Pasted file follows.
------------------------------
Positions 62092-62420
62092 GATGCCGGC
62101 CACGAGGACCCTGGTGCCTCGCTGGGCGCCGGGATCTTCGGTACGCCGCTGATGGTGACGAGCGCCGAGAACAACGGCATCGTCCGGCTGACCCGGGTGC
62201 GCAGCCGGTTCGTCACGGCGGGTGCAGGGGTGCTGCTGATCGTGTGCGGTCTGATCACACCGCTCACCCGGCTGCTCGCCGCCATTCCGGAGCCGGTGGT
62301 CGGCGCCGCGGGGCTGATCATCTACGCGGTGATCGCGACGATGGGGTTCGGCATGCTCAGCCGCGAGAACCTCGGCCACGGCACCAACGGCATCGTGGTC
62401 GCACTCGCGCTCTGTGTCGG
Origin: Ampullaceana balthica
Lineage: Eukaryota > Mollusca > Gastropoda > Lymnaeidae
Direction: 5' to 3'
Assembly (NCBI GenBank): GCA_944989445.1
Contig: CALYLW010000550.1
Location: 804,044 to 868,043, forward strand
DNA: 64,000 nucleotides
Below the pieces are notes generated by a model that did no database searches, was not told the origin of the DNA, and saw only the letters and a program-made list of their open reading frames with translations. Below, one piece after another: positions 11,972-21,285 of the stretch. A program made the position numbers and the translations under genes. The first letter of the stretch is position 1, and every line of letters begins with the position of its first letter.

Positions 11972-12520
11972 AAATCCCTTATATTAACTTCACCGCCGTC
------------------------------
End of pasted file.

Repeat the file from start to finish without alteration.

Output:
Positions 62092-62420
62092 GATGCCGGC
62101 CACGAGGACCCTGGTGCCTCGCTGGGCGCCGGGATCTTCGGTACGCCGCTGATGGTGACGAGCGCCGAGAACAACGGCATCGTCCGGCTGACCCGGGTGC
62201 GCAGCCGGTTCGTCACGGCGGGTGCAGGGGTGCTGCTGATCGTGTGCGGTCTGATCACACCGCTCACCCGGCTGCTCGCCGCCATTCCGGAGCCGGTGGT
62301 CGGCGCCGCGGGGCTGATCATCTACGCGGTGATCGCGACGATGGGGTTCGGCATGCTCAGCCGCGAGAACCTCGGCCACGGCACCAACGGCATCGTGGTC
62401 GCACTCGCGCTCTGTGTCGG
Origin: Ampullaceana balthica
Lineage: Eukaryota > Mollusca > Gastropoda > Lymnaeidae
Direction: 5' to 3'
Assembly (NCBI GenBank): GCA_944989445.1
Contig: CALYLW010000550.1
Location: 804,044 to 868,043, forward strand
DNA: 64,000 nucleotides
Below the pieces are notes generated by a model that did no database searches, was not told the origin of the DNA, and saw only the letters and a program-made list of their open reading frames with translations. Below, one piece after another: positions 11,972-21,285 of the stretch. A program made the position numbers and the translations under genes. The first letter of the stretch is position 1, and every line of letters begins with the position of its first letter.

Positions 11972-12520
11972 AAATCCCTTATATTAACTTCACCGCCGTC